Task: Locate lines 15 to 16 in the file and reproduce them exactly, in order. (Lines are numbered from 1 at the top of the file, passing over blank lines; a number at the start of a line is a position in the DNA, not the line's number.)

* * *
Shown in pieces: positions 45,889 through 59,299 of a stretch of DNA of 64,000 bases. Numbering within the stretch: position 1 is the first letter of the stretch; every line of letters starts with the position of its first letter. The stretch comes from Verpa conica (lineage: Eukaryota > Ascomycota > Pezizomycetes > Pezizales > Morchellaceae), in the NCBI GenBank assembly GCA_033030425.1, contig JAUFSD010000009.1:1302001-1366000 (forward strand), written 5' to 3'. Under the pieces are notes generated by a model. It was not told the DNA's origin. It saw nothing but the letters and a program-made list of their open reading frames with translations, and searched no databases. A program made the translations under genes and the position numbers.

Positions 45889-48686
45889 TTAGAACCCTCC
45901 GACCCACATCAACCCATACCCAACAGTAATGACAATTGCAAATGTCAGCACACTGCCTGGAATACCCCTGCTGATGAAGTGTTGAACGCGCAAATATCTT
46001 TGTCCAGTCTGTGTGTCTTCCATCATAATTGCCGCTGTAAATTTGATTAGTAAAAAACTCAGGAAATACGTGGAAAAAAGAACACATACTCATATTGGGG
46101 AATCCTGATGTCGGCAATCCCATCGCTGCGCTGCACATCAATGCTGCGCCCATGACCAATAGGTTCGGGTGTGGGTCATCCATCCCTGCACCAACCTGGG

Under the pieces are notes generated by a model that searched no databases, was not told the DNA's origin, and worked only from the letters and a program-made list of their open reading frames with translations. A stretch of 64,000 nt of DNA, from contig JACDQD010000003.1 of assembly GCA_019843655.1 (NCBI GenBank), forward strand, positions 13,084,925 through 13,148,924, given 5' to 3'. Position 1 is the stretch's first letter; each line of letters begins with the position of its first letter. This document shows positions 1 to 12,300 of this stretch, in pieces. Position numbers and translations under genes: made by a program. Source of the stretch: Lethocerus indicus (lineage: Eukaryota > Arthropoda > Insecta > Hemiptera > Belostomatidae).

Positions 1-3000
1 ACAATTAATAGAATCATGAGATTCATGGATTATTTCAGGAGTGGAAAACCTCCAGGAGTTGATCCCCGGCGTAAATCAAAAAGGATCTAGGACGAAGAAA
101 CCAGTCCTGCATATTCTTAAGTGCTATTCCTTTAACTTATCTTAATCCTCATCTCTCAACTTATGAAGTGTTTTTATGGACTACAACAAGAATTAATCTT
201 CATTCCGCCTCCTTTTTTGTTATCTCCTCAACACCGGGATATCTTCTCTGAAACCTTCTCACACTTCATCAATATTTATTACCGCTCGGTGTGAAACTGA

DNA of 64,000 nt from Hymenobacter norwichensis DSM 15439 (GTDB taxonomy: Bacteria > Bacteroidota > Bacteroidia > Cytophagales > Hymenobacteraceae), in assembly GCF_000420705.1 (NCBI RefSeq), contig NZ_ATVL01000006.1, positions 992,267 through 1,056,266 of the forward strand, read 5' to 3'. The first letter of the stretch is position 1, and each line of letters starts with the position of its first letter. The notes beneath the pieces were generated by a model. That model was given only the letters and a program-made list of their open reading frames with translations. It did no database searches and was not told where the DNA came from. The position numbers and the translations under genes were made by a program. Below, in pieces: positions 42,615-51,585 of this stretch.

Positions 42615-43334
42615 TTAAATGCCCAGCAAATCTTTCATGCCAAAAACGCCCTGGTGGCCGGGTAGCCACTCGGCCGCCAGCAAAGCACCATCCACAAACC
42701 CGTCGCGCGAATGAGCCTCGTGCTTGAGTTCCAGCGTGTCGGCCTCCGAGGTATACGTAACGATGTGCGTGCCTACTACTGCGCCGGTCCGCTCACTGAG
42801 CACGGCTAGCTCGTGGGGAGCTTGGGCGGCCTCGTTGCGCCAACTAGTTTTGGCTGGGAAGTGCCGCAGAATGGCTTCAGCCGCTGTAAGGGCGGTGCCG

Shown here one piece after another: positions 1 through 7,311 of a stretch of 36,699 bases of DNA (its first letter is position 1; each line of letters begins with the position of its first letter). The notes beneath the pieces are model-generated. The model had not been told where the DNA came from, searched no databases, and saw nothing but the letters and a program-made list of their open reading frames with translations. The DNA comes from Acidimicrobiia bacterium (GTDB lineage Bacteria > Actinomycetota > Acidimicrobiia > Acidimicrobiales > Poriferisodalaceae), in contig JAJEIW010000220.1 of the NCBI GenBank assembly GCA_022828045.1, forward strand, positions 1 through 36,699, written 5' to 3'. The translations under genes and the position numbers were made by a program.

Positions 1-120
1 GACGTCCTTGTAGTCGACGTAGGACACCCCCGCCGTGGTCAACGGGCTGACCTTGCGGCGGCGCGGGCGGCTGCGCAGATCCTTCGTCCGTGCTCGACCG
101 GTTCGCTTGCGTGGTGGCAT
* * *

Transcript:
42701 CGTCGCGCGAATGAGCCTCGTGCTTGAGTTCCAGCGTGTCGGCCTCCGAGGTATACGTAACGATGTGCGTGCCTACTACTGCGCCGGTCCGCTCACTGAG
42801 CACGGCTAGCTCGTGGGGAGCTTGGGCGGCCTCGTTGCGCCAACTAGTTTTGGCTGGGAAGTGCCGCAGAATGGCTTCAGCCGCTGTAAGGGCGGTGCCG